Schloss Charlottenburg

Concert Venues of the Berlin Residence Concerts in the Charlottenburg Palace

Charlottenburg Palace


Schloss Charlottenburg (Fotograf: Hans Bach)

Photograph: Hans Bach

The original building of Charlottenburg Palace was built in the late 17th century as a summer residence for the later Queen Sophie Charlotte, who also served as eponym. The magnificent palace complex is surrounded by an impressive baroque garden in which the New Pavilion, the Mausoleum and the Belvedere, which originally served the court as a teahouse, are located.
The park of Charlottenburg Palace measures 55 hectares. It was formerly held French-style, but converted into an Englisch landscape garden in 1786.
Today Charlottenburg Palace is not only suited for walks and all kinds of events, but also offers a collection of architectural highlights as well as masterful paintings of the French Rococo and other jewels of the visual arts, particularly from the period of romanticism and Biedermeier.

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Great Orangery


Große Orangerie

The Great Orangery of Charlottenburg Palace was built from 1709 till 1712 and originally served as a winter residence of the botanical collection of rare citrus plants. During the summer months, when more than 500 orange, lemon and sour orange trees decorated the baroque garden, the Orangery regularly served as a magnificent scene for various festivities of the Prussian royal court.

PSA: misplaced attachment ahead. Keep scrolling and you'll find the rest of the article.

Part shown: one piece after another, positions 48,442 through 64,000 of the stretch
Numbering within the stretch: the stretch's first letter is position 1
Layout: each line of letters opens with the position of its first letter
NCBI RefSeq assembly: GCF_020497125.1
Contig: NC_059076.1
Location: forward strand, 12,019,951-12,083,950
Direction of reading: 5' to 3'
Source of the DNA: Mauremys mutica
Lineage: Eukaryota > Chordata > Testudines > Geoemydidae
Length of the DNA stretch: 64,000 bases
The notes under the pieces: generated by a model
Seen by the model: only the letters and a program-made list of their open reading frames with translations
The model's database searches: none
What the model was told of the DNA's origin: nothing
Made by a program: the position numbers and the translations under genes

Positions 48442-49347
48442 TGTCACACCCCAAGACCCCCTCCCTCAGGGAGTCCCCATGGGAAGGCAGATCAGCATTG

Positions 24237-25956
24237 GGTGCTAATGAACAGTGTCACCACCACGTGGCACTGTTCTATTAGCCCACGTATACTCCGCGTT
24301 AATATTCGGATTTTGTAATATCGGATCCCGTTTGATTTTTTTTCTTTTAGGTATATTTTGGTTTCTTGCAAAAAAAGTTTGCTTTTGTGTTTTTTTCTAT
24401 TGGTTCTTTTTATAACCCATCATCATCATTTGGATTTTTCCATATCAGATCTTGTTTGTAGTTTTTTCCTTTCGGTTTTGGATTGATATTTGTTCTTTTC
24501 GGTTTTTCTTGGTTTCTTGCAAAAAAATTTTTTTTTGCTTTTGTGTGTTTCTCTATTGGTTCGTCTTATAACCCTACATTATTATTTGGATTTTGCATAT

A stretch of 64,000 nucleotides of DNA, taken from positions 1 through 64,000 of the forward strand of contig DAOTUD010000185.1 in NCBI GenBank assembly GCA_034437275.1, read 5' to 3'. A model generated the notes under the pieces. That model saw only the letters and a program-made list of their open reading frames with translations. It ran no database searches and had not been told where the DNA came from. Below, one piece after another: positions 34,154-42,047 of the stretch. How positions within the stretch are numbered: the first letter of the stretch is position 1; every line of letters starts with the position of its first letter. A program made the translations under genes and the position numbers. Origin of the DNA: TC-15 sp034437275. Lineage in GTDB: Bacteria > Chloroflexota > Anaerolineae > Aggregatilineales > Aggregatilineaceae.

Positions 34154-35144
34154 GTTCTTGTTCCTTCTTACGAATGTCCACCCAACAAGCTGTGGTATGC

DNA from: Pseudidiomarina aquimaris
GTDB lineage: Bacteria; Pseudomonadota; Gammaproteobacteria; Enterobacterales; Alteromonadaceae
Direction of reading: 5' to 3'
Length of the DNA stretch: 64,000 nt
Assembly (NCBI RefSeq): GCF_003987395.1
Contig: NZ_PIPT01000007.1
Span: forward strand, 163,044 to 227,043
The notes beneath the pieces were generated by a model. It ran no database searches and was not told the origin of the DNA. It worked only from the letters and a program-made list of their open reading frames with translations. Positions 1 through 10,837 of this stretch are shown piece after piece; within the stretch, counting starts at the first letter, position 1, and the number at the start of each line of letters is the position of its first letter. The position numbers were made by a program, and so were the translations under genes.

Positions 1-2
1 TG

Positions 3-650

In the tradition of the house, the opulent light-flooded ballrooms of the Great Orangery nowadays still offer a festive setting for banquets, concerts and events of all kinds.

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Former Court Theater


Langhans Halls

The three-storey Court Theater of early classical style was built in 1788 as the western end of Charlottenburg Palace. It was originally used for the highlights of courtly festivities.

After being destroyed in World War II only the exterior of the building was reconstructed. Just recently reopened, the former Theater of the Palace today represents a modern building with barrier-free access.
On the ground and first floor the house offers four spacious rooms of about 1,200 sqm which can be used for celebrations of different kinds!

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New Wing (White Hall)


Weißer Saal

The New Wing is the eastern, stand-alone end of Charlottenburg Palace and was nearly destroyed in World War II.
Today largely reconstructed, the royal building contains two representative ballrooms: The magnificent Golden Gallery on the one hand, and the White Hall which was personally inaugurated by Frederick the Great in 1742, on the other hand.
Formerly used as a dining room and today belonging to the museum, the White Hall promises royal flair and first-class acoustics.

In the other rooms of the New Wing numerous works of art such as classicist-romantic sculptures and works of French painting can be admired.

Please note that the White Hall is not accessible for wheelchairs.

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